Myopic progression is complex in its origins and there have been numerous studies performed in this area. Myopia prevalence in school-aged children is as high as 90% in South East Asian countries. In Australia, it is predicted to approach 50% by 2050. There have been significant scientific advances in the past decade that have given better insight into what causes myopia to progress. Genetics and environment play significant roles. More specifically, it is understood that peripheral hyperopia (long-sightedness) in myopic eyes is a driving force for myopic progression. The eye elongates as a result of the peripheral hyperopic defocus which in turn causes an increase in the degree of myopia.
Myopia control does not reverse the amount of myopia that is present. It aims at minimising the total amount of growth after initiating treatment so that we limit the incidence of high myopia. High myopia is associated with significant sight-threatening risks later in life such as cataract development, retinal detachment and macular degeneration.
There are various avenues for myopia control:
1.Orthokeratology: these contact lenses aim to control the progression of myopia by correcting for peripheral hyperopic defocus (which is thought to be a major contributing factor to the progression of myopia).
2.Atropine eye drops: Atropine is an anti-muscarinic drug that typically causes pupil dilation and cycloplegia (loss of accommodation). This can useful in diagnosing eye disease, improving amblyopia (lazy eye) and treating inflammatory diseases. However, when prescribed at these diagnostic and therapeutic concentrations, they can cause side effects such as blurred vision and glare. However, at low doses, it has been shown to be effective in controlling myopia with fewer associated side effects.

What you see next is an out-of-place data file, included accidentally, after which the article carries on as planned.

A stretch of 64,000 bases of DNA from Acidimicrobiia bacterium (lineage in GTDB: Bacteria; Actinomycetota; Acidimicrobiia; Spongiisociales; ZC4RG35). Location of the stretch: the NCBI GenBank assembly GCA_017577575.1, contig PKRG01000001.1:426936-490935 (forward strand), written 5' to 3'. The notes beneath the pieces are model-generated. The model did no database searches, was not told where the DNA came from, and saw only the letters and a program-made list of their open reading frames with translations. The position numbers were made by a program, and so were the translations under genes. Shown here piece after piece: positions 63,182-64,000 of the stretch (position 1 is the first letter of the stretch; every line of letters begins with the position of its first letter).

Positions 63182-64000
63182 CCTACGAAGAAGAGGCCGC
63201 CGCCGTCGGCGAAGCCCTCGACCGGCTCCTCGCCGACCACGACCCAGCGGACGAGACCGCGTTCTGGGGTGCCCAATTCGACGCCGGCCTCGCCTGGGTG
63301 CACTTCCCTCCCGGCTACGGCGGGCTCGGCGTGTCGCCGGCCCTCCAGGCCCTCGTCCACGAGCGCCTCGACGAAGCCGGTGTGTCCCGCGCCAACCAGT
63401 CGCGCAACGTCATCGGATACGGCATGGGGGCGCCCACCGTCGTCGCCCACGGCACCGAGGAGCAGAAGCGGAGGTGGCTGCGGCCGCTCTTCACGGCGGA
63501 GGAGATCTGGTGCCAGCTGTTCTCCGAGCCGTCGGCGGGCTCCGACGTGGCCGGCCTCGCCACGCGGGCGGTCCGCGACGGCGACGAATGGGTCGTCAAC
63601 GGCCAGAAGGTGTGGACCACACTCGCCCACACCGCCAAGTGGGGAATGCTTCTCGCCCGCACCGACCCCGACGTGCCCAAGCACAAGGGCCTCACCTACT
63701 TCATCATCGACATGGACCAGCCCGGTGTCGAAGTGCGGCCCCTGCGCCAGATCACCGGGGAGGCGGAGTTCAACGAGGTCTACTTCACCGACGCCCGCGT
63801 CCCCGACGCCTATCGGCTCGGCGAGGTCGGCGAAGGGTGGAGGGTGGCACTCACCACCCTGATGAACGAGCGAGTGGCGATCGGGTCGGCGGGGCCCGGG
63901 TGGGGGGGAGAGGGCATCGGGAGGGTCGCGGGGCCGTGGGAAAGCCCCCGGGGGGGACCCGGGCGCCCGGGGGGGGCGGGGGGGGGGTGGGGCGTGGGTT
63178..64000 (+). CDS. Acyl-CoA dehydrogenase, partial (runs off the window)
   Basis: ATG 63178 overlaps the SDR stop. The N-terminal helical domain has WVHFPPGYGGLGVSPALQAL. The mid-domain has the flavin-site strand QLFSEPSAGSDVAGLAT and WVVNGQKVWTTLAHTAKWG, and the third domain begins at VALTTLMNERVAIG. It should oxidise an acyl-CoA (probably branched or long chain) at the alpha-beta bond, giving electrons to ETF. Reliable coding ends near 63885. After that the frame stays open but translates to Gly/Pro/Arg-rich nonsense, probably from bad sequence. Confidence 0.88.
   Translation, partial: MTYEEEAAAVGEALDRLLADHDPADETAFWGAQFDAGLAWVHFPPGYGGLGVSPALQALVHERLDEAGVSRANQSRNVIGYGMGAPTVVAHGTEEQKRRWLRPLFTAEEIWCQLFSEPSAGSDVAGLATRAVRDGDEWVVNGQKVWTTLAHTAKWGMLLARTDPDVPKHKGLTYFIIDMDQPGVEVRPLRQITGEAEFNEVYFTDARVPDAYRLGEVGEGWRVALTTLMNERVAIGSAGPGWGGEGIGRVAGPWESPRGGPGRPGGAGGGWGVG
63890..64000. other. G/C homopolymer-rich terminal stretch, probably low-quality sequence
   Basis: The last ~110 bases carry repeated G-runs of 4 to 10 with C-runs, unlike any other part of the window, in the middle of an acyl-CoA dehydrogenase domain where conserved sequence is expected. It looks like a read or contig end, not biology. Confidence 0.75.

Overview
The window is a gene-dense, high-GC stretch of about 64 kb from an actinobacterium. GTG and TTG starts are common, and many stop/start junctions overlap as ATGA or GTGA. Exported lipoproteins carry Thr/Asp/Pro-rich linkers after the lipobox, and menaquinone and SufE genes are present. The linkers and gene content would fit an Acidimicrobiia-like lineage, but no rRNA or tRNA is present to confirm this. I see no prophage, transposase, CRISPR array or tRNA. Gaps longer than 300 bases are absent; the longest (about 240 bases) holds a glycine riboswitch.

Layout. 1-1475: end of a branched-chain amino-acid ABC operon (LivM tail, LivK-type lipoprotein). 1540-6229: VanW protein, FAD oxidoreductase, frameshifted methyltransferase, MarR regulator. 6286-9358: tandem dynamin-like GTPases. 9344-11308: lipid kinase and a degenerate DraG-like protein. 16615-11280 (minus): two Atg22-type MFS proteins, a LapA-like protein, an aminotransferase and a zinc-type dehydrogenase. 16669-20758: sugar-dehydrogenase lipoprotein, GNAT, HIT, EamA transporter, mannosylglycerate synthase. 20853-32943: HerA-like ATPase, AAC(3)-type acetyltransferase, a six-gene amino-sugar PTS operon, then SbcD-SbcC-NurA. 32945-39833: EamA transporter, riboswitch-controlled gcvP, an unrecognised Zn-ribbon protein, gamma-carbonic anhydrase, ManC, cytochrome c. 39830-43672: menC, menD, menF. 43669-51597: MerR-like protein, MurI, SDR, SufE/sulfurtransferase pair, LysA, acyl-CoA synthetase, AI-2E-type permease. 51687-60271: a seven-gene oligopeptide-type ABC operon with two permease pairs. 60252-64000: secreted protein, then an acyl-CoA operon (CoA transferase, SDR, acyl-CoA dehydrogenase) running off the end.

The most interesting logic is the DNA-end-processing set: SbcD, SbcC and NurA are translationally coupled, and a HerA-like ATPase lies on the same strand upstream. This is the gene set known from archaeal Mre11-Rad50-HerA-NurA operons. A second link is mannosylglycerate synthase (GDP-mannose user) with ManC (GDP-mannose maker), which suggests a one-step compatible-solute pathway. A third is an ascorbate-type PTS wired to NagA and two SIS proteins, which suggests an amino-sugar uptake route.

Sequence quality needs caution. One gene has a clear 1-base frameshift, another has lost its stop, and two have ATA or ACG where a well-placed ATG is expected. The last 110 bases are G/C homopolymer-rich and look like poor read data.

3.Multifocal soft contact lenses: this avenue seeks to control myopic progression by correcting for peripheral hyperopic defocus. They are the same lenses that are worn by people over 45 to help read clearly and are typically a monthly-disposable lens worn only during waking hours.
4.Time spent outdoors: Recent studies suggest that time spent outdoors is beneficial in reducing the progression of myopia. There is insufficient evidence at this time to know what factor is accountable for this protective effect. But more time spent outdoors (a minimum of 2 hours per day is recommended) with good UV protection doesn’t sound like too bad of an idea!
There are currently no published long-term studies that satisfactorily answer the question of how long myopia control treatment must be sustained. Clinical experience, however, suggests that children undertaking treatment must continue at least until the end of their teenage years. Alternatively, if the myopia has been shown to be stable for an extended period of time, then consideration can be given to discontinuing the treatment.